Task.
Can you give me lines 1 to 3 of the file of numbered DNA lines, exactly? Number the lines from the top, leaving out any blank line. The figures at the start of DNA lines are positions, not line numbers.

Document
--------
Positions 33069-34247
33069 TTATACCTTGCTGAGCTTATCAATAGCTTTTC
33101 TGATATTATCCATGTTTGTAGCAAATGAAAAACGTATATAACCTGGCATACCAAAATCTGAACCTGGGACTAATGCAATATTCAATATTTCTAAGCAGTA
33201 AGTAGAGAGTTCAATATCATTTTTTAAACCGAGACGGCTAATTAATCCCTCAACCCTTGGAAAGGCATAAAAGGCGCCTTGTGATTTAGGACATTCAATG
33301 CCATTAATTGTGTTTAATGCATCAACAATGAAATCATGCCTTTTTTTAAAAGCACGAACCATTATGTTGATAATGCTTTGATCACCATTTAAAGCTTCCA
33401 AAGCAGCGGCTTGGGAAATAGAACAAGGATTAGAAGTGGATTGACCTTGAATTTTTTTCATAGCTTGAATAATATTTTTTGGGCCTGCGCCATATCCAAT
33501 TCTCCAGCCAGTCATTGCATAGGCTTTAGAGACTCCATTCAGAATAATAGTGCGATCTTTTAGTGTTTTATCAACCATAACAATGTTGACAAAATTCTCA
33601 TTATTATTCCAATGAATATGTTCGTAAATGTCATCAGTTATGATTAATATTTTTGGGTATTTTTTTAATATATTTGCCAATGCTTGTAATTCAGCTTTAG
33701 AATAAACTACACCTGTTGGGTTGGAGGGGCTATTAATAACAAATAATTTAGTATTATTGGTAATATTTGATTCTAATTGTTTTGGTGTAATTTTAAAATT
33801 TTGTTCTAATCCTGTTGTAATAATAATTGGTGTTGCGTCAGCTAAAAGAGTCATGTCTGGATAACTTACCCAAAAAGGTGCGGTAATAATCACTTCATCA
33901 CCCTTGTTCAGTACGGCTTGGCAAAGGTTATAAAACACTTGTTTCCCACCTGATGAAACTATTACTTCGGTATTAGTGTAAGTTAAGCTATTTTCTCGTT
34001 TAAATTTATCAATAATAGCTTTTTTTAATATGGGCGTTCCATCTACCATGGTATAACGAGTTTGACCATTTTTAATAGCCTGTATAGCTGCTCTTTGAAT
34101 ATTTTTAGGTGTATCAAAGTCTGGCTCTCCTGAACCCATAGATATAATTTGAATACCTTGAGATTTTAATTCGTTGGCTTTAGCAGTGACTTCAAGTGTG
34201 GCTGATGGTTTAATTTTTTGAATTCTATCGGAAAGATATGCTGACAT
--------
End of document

Positions 33069-34247
33069 TTATACCTTGCTGAGCTTATCAATAGCTTTTC
33101 TGATATTATCCATGTTTGTAGCAAATGAAAAACGTATATAACCTGGCATACCAAAATCTGAACCTGGGACTAATGCAATATTCAATATTTCTAAGCAGTA